Pairing Wines and food for Christmas Lunch and Dinner

posted in: Uncategorized | 0

Six Holiday Dinner Wine Pairing Tips

I was thinking of writing a wine and food pairing post just before Xmas, and then I came across this from Betty Kaufman who has her own blog( After reading this I quickly concluded it would be hard to improve on something already pretty good, so as gratitude for her efforts I’ll share her thoughts with you here.

So, it’s Xmas day and the “table is set. You’re excited to have friends and family over for the Xmas lunch/dinner. Or perhaps you are an invited guest and you’d like to bring a bottle of wine for your hosts. Whatever the reason, choosing a beautiful bottle of wine for one of the most anticipated meals of the year can be daunting. When choosing a lovely Xmas meal wine, what’s a wine lover to do?

If you want to bring an impressive gift wine, you might be tempted to select a highly rated, gold-medal wine. Wine expert Steve Heimoff points out that this might not be the best way to go. According to Heimhoff, if you choose a wine that drinks almost like a separate dish (he calls it “a separate food group”) due to its complexity and richness, you run the risk of having it overpower just about everything it’s paired with. When you consider there might be peas, sprouts, yams, gravy…that’s a lot of lottery combinations. While a huge, highly rated Cabernet goes great with a juicy steak, not much else will really stand up to it.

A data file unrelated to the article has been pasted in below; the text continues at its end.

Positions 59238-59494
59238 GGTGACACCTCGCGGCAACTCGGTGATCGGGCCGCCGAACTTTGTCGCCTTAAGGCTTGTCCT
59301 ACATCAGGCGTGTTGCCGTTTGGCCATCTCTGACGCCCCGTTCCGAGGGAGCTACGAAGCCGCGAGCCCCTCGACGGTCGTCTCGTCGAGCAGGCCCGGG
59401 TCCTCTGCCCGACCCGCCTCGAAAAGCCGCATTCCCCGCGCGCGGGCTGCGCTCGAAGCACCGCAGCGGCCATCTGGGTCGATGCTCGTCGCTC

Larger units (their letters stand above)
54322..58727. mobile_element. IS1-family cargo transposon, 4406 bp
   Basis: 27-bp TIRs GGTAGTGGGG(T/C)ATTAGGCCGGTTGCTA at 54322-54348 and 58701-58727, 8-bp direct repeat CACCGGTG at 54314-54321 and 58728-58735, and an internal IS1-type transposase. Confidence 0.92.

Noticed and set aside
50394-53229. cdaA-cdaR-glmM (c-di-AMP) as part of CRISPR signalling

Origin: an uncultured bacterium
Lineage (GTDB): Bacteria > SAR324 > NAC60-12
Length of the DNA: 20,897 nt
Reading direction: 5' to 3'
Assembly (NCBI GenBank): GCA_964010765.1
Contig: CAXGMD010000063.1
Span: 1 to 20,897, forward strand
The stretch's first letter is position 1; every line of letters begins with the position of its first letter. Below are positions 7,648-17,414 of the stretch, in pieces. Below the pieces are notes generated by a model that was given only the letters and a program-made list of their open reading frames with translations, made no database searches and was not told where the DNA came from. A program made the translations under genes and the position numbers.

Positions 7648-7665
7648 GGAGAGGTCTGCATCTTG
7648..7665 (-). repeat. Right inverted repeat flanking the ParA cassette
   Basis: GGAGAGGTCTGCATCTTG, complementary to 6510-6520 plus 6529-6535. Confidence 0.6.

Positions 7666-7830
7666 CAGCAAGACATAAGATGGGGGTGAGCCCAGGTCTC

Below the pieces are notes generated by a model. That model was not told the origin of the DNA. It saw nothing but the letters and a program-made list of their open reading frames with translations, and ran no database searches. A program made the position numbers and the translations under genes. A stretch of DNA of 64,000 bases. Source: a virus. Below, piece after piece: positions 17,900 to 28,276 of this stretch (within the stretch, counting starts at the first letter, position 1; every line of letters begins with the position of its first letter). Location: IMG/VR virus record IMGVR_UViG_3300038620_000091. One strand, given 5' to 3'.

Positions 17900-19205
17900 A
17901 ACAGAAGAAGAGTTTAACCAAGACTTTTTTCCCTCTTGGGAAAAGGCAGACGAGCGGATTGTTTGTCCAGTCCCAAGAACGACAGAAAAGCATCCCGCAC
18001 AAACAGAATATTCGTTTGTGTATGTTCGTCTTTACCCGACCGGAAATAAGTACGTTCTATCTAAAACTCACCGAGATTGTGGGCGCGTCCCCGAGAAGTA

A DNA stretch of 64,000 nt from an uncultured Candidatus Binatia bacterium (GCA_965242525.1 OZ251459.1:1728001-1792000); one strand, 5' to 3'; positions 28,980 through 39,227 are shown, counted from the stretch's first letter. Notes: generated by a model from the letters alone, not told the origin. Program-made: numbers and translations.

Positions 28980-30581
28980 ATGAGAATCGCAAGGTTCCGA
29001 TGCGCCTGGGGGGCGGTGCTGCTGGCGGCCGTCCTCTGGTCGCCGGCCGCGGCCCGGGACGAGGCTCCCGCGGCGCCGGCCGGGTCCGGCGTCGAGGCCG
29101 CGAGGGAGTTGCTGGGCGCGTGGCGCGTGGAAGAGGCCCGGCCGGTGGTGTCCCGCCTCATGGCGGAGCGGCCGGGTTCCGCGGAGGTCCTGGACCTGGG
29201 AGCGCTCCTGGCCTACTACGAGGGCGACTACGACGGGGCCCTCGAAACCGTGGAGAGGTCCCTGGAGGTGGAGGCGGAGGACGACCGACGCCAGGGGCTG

Betty has coined the term “WAISTS”, which has been adapted from Berry Bro’s and Rudd

W is for Weight. Match heavy-to-heavy, rich-to-rich. Full-bodied wines go with full-bodied foods. Likewise, light foods drink well with lighter wine. Have a sparkling wine with light appetizers, for example.

A is for Acidity. Match a high acidity wine to a more fatty food. Think lemon wedges squeezed over fatty salmon.

I is for Intensity. Flavor intensity, that is, which is different from weight. Asparagus and Brussel sprouts, for example, are high flavor foods, especially if accompanied with sauce. You’ll want to go with a similar weight and flavor of wine like a Sauvignon Blanc.

S is for Sweetness. The rule of thumb is to serve a wine that is sweeter than the food. This is almost like the “I” tip (intensity), but more specific to sweetness. A sweeter Riesling or Sauternes with duck pâté, for example.

T is for Texture. This is similar to the “W” tip (weight), but specifically for texture. Think chewiness, or fat content. The denser and fattier a food, the more tannins the wine should have.

S, the second one, is for Salt. Tannins in wine don’t mix well with salt. The first step is not to over-salt any dish, and put the salt and pepper shakers on the table. Don’t serve a red wine with herring fillets or a Caesar salad course.

Hope Xmas is a pleasant and safe experience this 2014.

Leave a Reply